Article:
A River of Thought

For the majority of my childhood, I grew up beside a river. It was part of my backyard, really. As essential as the ground beside it. I remember the day I discovered it had been used as a dumping ground of sorts.  I started finding things.

Old medicine bottles, broken glass, shards of faded pottery.

I remember asking my mother about it, she said, yes, people used to put their garbage in the river. I remember being stunned. Of course, years ago there was no garbage pick up. People burned their garbage or buried it on their land. Or in their rivers.
But what struck me is that these people were my grandparents. I knew these people.

I was thinking about this today, about how it connects in a way that I hadn’t realized before to my interest in understanding the landfill. And my longstanding love of the rivers, lakes and oceans.  If you want to read the introduction about my ongoing landfill project you can find it here.

Another thing that struck me. The river is still a dumping ground. It is cast with thoughtlessness. You won’t see it here, but I can tell you about it. I can tell you about the hundreds of plastic bottles that wash up every spring, the half-shredded plastic bags, the old tin cans and beer bottles. The Styrofoam. I can tell you about the bags of garbage that I’ve picked up when walking the shore.

A winter river, breaking open

Back to the landfill.  You don’t see garbage there. It is taken care of. It is a full landfill.

How could the landfill be cleaner than the river?

Grasses along a landfill pond

I recently spent another morning there. You might be surprised to know that there is a certified wildlife habitat within the boundaries. There are hundreds of birds and many deer.

You also might be surprised to know that because this landfill is closed and another one has not yet opened, we send 70 percent of our city garbage (industrial and business) out of the area.

In fact, we ship some of our garbage to Michigan.

Canada’s capital city sends garbage to the USA.

Reflections on the Landfill Pond

But I’m still wondering about the river. I’m wondering why it’s still a dumping ground? As a caretaker of the earth, I’ll be working this weekend.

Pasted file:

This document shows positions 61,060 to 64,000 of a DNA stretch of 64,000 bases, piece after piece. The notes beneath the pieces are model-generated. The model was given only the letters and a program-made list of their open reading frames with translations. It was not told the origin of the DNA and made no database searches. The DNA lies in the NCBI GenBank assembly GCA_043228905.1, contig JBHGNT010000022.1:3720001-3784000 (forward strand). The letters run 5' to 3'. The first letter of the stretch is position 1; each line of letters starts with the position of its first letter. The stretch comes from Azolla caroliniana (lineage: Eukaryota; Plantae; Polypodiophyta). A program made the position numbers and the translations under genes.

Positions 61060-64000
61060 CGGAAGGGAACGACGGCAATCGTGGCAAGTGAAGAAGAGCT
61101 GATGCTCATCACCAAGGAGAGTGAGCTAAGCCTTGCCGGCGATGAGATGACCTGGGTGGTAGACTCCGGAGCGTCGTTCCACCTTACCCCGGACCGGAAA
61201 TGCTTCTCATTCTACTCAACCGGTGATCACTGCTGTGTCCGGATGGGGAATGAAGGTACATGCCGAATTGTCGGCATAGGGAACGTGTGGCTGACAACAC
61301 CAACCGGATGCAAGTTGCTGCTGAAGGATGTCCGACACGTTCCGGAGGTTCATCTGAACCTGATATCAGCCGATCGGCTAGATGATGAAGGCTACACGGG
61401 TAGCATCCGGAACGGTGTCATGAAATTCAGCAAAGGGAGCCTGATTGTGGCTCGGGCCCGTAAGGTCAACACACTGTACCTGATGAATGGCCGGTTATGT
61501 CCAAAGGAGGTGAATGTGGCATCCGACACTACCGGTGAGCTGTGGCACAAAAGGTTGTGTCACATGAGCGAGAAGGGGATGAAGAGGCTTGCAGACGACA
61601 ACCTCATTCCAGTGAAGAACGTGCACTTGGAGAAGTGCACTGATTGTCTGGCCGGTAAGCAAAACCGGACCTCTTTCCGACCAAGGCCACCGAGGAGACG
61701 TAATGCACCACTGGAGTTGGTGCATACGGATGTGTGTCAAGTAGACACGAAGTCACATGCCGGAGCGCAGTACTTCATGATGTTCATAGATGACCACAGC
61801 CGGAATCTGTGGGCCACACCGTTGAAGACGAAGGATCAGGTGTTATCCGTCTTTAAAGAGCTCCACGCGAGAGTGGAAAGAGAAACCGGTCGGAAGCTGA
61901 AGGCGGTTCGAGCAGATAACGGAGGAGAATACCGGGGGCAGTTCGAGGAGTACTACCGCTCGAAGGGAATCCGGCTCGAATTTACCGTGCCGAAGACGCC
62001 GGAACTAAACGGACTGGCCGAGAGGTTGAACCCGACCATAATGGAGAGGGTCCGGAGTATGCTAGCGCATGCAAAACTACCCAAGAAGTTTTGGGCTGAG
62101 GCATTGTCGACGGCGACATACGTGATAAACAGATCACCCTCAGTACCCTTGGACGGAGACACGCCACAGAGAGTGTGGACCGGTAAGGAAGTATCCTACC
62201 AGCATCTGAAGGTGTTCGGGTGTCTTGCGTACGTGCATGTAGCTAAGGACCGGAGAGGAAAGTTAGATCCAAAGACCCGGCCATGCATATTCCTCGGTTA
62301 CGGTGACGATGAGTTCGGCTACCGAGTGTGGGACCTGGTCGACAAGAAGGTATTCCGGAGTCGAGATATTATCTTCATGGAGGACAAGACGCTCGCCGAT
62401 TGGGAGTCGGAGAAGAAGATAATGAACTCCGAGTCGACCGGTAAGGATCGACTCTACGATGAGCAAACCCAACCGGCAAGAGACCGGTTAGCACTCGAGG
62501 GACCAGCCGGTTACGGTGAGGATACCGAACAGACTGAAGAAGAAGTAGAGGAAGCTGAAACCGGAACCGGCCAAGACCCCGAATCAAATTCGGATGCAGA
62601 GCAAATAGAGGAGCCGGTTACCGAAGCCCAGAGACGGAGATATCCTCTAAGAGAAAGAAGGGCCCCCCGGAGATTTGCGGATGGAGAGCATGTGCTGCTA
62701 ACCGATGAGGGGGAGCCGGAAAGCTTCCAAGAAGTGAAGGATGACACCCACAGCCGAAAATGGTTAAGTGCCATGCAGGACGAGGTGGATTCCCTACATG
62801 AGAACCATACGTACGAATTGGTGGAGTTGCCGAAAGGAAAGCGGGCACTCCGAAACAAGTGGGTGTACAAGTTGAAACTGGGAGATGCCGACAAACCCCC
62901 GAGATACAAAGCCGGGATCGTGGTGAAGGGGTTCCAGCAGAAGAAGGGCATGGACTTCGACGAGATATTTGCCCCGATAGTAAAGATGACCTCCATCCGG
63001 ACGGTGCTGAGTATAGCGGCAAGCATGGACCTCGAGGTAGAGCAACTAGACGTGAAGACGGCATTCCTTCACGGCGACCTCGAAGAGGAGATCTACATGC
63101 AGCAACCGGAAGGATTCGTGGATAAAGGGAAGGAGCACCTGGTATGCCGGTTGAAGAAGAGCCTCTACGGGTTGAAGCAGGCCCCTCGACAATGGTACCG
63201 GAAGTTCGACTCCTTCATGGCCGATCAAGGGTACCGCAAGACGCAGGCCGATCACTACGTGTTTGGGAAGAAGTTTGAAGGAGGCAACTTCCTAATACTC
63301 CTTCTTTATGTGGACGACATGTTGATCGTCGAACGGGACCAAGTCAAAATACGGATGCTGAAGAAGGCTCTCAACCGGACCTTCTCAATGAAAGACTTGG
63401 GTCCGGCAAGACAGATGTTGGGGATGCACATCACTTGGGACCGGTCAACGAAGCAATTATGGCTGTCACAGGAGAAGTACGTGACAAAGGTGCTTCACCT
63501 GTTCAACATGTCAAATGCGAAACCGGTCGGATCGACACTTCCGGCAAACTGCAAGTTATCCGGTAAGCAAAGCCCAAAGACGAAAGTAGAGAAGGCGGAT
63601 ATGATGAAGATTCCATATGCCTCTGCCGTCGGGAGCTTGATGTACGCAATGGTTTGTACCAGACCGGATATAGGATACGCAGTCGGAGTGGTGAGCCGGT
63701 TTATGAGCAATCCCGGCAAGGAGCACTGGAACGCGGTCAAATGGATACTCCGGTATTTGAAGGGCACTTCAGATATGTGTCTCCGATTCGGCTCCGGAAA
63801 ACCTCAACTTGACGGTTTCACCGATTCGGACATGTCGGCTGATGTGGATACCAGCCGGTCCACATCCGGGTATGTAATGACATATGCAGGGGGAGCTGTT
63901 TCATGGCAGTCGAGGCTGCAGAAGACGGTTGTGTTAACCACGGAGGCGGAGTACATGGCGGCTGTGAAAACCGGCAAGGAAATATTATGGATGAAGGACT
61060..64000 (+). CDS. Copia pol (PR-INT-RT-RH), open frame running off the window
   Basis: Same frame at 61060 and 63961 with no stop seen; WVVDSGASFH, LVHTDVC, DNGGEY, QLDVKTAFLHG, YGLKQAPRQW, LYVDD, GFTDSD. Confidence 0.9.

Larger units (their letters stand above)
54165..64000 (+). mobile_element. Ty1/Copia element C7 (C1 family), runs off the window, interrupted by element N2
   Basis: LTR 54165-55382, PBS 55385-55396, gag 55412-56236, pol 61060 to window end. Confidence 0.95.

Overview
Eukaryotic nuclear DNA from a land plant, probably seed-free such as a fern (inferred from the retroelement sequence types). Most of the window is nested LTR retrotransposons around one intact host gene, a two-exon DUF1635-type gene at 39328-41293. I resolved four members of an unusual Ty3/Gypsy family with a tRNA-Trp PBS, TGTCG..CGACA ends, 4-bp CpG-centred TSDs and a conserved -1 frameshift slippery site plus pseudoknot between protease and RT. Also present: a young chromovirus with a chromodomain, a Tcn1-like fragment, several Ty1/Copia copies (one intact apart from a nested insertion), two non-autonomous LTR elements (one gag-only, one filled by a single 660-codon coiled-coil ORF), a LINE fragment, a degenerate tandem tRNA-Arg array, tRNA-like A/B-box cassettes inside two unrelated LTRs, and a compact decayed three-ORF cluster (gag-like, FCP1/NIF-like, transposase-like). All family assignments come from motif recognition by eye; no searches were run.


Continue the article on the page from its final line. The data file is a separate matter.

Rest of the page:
All images © Karen McRae

Always Wear Your Rubber Boots

There are days where you head out to try to work on a specific idea, and then there are days where that doesn’t happen at all, and you have to just follow your intuition.
And when something in the back of your mind tells you to bring along your rubber boots, you listen. Because you never know what might call you into the water. What might be waiting there for you to come along.
And although, whoever might be waiting there, regards you with suspicion; they may make allowances for your curiosity. Probably just this once.

An early season, slow-moving snapping turtle, sunning himself almost unflinchingly, while I gently talked his ear off. I think we bonded.
I have had other encounters with snapping turtles that were quite different, you can see another post here.

I am extremely grateful to WordPress for selecting drawandshoot.me for their blog post: 8 Gorgeous Nature blogs for Earth Day  Wow! I’m honoured. Thank you.

All images © Karen McRae

A Soft Place to Land: Part One

I’ve been thinking about the textures of spring. The things you slowly come to notice. Like the way the air sort of rushes through you instead of around you. The yellow-greens that hover at the tips of the trees like a dancing mist. The velvet carpets that slowly roll out under your feet. Some of them solid. Some of them shifting. How your senses heighten and make everything more absolute. But with this, a softness.
The temperate softening of the landscape. There is a beautiful energy to the spring; a measured growth and a bursting freshness.

All images © Karen McRae

Shell Games

There are several different kinds of mussel shells in the river each with their own subtleties  that I find intriguing. (okay, I don’t get bored easily…) As the outer layers of the shells are abraded away over the seasons it’s as though tiny luminous landscapes develop on the surfaces. This is what catches my eye.

A bit of trickery: I’ve photographed some of these shells on a mirror while reflecting a white surface onto the mirror at the same time.

All images © Karen McRae

Ready for Release

I had a chance to visit with the wrapped trees today. I thought they might be released from their winter trappings, but no. Surely, it must be well past time. The little trees are trying to fight their way out with the aid of the prevailing winds. They are ready to feel the sun and the rain on their restrained boughs. There are bits of green popping out.

I brought a little sun-shower with me but it’s not enough. The earth is cracked and dry.

Some of them are looking rather defeated. Who will come and start the unraveling?

*All these trees are as I have found them, along the highway and wrapped for the harsh winter. I have been documenting them through the seasons and you can find the whole series here.
All images © Karen McRae